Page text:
Vijay Prashad: Libyan politics characterized by instability and the lack of commitment to bolster civil society and protect minority rights
JESSICA DESVARIEUX, TRNN PRODUCER: Welcome to The Real News Network. I’m Jessica Desvarieux in Baltimore. And welcome to this edition of The Prashad Report.
Now joining us is Vijay Prashad. Vijay Prashad is the Edward Said Chair at the American University of Beirut, and his most recent book is The Poorer Nations: A Possible History of the Global South.
Thank you for joining us, Vijay.
VIJAY PRASHAD, EDWARD SAID CHAIR, AMERICAN UNIVERSITY (BEIRUT): Thank you so much.
DESVARIEUX: So, Vijay, today marks the third anniversary of the intervention in Libya. What exactly are your thoughts?
PRASHAD: Well, you know, it’s very hard to have a simple, you know, statement about the Libya intervention, about what has happened in Libya over the past three years. As you know, I was very much opposed to the NATO intervention. But, of course, I am 100 percent for the Libyan people.
The outcome of what happened three years ago has been quite catastrophic for the Libyan people. But I think it would be unfair or maybe not judicious to pin the entire blame on what has transpired over the past three years on the NATO intervention itself.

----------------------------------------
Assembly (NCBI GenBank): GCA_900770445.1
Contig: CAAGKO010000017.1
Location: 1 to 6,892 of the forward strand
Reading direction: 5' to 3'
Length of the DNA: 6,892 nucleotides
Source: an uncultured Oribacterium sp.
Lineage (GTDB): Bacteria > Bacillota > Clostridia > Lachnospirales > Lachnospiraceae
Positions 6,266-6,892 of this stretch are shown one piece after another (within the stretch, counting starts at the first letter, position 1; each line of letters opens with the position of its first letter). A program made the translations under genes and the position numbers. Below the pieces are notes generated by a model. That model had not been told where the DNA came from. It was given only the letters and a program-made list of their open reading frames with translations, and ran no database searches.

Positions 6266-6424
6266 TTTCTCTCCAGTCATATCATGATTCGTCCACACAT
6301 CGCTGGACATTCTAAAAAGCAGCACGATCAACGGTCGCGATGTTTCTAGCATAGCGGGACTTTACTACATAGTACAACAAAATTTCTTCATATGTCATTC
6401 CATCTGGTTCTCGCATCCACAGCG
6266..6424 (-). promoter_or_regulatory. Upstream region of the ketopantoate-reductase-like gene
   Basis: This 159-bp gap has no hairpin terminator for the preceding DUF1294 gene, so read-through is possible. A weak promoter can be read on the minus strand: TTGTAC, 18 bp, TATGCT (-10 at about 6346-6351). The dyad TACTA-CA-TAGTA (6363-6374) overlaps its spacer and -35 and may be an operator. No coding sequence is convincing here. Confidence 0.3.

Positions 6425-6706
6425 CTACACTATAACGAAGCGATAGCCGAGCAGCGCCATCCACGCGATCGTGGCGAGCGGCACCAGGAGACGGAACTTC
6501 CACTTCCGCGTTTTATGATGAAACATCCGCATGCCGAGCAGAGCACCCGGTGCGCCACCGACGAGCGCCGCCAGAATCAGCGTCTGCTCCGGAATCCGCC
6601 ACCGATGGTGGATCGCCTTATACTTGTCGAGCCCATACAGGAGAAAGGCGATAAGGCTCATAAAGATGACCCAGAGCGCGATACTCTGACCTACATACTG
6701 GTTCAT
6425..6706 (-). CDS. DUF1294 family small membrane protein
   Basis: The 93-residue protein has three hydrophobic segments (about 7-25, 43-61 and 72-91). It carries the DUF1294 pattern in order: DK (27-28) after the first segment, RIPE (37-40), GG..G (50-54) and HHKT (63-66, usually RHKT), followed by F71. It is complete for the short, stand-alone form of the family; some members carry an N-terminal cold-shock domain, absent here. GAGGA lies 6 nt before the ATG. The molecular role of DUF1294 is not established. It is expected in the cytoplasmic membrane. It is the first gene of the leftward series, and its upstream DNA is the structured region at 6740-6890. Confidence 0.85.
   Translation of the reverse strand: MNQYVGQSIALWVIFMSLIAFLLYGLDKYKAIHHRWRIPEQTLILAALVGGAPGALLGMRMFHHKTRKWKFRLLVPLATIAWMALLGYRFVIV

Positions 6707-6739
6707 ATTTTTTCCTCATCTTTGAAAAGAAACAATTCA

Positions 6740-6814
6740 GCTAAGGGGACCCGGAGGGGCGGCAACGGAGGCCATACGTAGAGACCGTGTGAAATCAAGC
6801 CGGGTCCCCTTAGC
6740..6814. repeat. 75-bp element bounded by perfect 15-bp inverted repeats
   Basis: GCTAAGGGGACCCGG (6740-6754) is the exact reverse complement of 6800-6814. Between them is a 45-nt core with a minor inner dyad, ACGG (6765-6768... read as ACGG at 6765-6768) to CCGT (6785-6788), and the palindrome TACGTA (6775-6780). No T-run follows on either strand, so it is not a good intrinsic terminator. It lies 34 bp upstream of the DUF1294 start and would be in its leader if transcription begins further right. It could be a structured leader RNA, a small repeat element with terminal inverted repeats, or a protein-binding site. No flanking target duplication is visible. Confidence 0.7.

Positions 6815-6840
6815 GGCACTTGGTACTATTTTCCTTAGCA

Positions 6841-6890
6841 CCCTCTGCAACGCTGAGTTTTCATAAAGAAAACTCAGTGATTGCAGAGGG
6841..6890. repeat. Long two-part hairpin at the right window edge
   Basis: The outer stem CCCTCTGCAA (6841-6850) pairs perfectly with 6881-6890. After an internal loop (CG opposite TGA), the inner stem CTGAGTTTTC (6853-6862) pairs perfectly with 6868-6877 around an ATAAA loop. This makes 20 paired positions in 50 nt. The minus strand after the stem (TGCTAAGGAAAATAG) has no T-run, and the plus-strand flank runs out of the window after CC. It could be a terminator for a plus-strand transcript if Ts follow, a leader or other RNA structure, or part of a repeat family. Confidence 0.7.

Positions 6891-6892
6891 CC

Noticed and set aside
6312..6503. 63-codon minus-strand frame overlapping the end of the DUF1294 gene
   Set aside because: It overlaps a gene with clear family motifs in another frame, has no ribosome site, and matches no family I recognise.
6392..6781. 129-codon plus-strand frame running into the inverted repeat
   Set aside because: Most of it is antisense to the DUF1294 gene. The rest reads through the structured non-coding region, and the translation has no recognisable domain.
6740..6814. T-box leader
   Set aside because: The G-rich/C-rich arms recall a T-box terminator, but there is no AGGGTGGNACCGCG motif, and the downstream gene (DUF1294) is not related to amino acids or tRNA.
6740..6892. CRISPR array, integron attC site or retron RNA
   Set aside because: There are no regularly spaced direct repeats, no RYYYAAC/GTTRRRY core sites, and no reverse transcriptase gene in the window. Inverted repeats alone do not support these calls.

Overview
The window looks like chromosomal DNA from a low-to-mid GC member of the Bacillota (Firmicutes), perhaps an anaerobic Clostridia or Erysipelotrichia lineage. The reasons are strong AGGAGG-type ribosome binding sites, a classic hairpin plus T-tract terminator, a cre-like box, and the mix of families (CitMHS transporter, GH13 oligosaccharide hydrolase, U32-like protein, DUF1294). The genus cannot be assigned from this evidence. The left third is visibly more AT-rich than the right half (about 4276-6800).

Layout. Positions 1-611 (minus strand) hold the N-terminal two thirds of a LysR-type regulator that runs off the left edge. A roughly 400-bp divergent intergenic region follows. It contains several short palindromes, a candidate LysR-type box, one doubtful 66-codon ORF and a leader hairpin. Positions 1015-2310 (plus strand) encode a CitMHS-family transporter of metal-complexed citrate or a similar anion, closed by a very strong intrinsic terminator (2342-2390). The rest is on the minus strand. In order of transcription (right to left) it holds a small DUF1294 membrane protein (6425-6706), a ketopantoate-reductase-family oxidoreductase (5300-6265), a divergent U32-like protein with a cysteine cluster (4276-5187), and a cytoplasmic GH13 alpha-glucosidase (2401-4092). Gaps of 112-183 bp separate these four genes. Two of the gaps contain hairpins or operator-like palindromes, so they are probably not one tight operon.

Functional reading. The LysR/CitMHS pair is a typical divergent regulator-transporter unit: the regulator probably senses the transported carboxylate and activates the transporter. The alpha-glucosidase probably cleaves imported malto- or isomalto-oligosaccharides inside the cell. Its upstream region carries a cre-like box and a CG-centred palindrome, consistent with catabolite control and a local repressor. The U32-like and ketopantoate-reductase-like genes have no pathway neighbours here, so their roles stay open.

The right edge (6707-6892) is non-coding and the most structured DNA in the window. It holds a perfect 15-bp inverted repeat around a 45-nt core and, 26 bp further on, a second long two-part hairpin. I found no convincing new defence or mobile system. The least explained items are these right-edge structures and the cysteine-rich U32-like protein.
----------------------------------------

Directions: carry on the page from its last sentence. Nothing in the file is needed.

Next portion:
Of course, it’s true that NATO intervened. It had a certain, you know, interest in how it intervened. It attempted to put its political people in charge in Libya. And I think that was one of the major reasons for the enduring political crisis in Libya.
But there are also older fissures that have continued to, I think, bedevil the country. So it’s worthwhile, I think, looking not only at the political crisis, but also at some of those older fissures that this political class that’s come into being after the NATO intervention has not been capable of addressing.
I mean, the political crisis is really the central issue. You know, what’s happened is that these spectacular incidents, such as the seizure of a oil tanker off the coast of Libya by U.S. Navy SEALs, captures the attention of the public. But I think the more important issue is what’s happening inside the General National Congress, the main legislative body in Libya.